I just posted about my experiences writing my third technical book, Wrox Professional ASP.NET MVC 3, along with Phil Haack, Brad Wilson, and K. Scott Allen. we had a general discussion on the latest episode of Herding Code with the Wrox MVC 3 book authors and Jesse Liberty, author of three dozen odd books.

Download / Listen to the show:

Herding Code 118: on the Writing Technical Books (with Jesse Liberty, Phil Haack, and Brad Wilson)

We got a lot of great questions via Twitter before the show, and I think the discussion was really interesting. we covered a lot of topics – here are some that were particularly interesting to me:

Why? are books still relevant?

We had several questions about that before the show. It’s a good question – there’s a ton of information available on the internet, and it’s usually both timely and free. I think Jesse summed this up best:

In terms of rather books themselves have a place as opposed to a world of just blog posts, I would argue that two things happen when you write a book. first of all, your thoughts get organized in a totally different way with a great deal more substance. and secondly, any decent book has a good editor who’s adding tremendous value that just can’t be in blog posts. So I think they serve really different functions. Books are much more comprehensive, blogs are much more up to date and give you bite sized chunks.

I strongly agree – the editorial review process (including technical review) and peer review with other authors improved my chapters from first draft to printed page tremendously. It’s a painful and humbling process at times, but it definitely improves the quality.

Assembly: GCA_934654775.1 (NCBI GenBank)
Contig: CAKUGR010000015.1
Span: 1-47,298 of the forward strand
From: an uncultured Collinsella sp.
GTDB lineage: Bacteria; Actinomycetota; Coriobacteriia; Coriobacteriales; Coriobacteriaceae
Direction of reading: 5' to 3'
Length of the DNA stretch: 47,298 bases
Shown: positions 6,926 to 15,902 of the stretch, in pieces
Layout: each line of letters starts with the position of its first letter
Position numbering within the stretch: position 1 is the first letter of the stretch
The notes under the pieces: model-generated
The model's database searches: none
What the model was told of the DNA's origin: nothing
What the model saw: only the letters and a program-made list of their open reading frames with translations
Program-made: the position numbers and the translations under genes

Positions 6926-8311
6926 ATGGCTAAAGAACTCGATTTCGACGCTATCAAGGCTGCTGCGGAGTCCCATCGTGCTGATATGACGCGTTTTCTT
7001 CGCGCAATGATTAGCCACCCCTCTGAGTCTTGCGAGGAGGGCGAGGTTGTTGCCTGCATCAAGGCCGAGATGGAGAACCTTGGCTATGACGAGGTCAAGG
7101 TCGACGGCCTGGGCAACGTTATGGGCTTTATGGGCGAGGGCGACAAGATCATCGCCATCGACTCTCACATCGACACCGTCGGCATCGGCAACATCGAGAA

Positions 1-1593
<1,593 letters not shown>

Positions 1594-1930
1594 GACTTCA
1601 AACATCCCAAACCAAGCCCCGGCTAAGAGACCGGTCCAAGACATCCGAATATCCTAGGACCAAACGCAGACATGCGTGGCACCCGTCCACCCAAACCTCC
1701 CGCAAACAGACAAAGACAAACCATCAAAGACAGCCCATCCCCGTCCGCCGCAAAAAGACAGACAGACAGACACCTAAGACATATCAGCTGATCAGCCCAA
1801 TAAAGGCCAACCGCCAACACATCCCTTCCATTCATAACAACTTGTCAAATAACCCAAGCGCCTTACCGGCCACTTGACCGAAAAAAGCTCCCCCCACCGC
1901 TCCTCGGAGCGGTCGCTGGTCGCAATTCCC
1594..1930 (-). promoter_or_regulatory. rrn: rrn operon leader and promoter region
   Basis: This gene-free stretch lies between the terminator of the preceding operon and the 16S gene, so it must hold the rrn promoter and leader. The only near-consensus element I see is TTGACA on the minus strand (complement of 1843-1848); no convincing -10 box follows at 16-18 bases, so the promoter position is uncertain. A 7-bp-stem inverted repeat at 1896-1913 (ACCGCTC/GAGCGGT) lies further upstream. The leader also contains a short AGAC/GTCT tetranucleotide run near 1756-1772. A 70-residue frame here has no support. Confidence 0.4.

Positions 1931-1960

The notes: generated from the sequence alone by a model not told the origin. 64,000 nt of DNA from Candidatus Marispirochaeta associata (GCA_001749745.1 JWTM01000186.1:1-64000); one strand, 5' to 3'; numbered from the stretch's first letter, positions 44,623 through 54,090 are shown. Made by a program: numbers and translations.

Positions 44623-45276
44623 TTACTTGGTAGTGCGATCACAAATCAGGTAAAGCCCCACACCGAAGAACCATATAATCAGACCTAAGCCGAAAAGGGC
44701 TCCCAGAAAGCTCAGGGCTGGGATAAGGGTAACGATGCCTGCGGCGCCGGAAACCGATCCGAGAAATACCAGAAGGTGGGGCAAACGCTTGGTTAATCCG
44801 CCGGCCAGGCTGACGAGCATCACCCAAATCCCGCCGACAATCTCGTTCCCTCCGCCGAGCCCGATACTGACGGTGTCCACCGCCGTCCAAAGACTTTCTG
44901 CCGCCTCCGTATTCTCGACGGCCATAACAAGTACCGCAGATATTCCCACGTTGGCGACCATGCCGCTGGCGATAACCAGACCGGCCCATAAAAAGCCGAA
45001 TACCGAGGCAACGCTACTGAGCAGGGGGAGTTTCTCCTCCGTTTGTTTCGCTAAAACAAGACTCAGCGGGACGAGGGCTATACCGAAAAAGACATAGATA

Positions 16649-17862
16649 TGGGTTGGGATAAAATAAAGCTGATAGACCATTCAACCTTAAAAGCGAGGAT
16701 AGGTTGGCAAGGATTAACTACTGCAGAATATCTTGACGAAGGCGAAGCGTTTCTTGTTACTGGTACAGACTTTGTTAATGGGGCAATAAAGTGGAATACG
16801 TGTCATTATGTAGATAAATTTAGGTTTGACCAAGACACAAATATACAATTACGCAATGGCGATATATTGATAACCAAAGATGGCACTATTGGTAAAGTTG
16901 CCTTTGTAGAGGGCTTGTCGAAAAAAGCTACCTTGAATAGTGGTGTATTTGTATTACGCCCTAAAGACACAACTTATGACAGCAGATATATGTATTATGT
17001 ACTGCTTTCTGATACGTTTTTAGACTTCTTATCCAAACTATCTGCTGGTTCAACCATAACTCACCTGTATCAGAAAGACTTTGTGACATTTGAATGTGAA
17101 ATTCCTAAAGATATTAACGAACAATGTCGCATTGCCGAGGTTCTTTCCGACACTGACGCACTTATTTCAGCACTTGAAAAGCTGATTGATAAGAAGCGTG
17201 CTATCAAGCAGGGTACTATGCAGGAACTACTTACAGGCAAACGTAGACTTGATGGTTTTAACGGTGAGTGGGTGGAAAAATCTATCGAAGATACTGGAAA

Later, Jesse talked about the value of "telling a story" in a book, so that the reader doesn’t need to work to assemble the information and see how the different pieces fit together.

How do you get started writing books?

All of the authors on the show had been invited to write their first book. Usually that came as a result of writing in other mediums first – blogging, newsgroups, magazines, etc. Phil Haack speculated that top StackOverflow authors may be a new source of authors. the main takeaway for me is that working publicly – blogging, open source participation, etc., is the best way to advance your professional career, and author opportunities is one of the many benefits there.

The value of working with several authors

All authors on the show talked about the many benefits of working with others, including:

  • Peer review and feedback
  • Ability to divide work up so each author covers what they know – and can teach – best
  • Ability to maintain a sane work schedule and still release when the technology is still relevant
  • Group discussion on ideas for the book
  • Peer pressure to keep to the schedule

I used to chuckle at the books with twelve authors on the cover, but I see some benefit now. I think the challenge is to maintain consistency among several authors. we discussed that on the show, and I think the best idea we came up with was to make sure the authors read each others’ chapters.

The overall process of writing a book

We talked over our experiences as authors, and Jesse confirmed that it was pretty representative from his dozens of books with several publishers:

  1. Assemble an author team
  2. Get both a table of contents and schedule approved
  3. Get the "author pack" from the publisher, which usually includes some Word templates, screenshot guidelines, and style guides
  4. Submit your first drafts via FTP
  5. Get the shredded remains back after the technical and editorial reviews are complete
  6. Fix the problems and submit the second drafts
  7. Review the final proofs
  8. Profit! (ha, just kidding!!!)

Overall, writing my 3rd books was a great experience, and it was nice to discuss the experience with some other authors across the spectrum of experience levels.

Writing Technical Books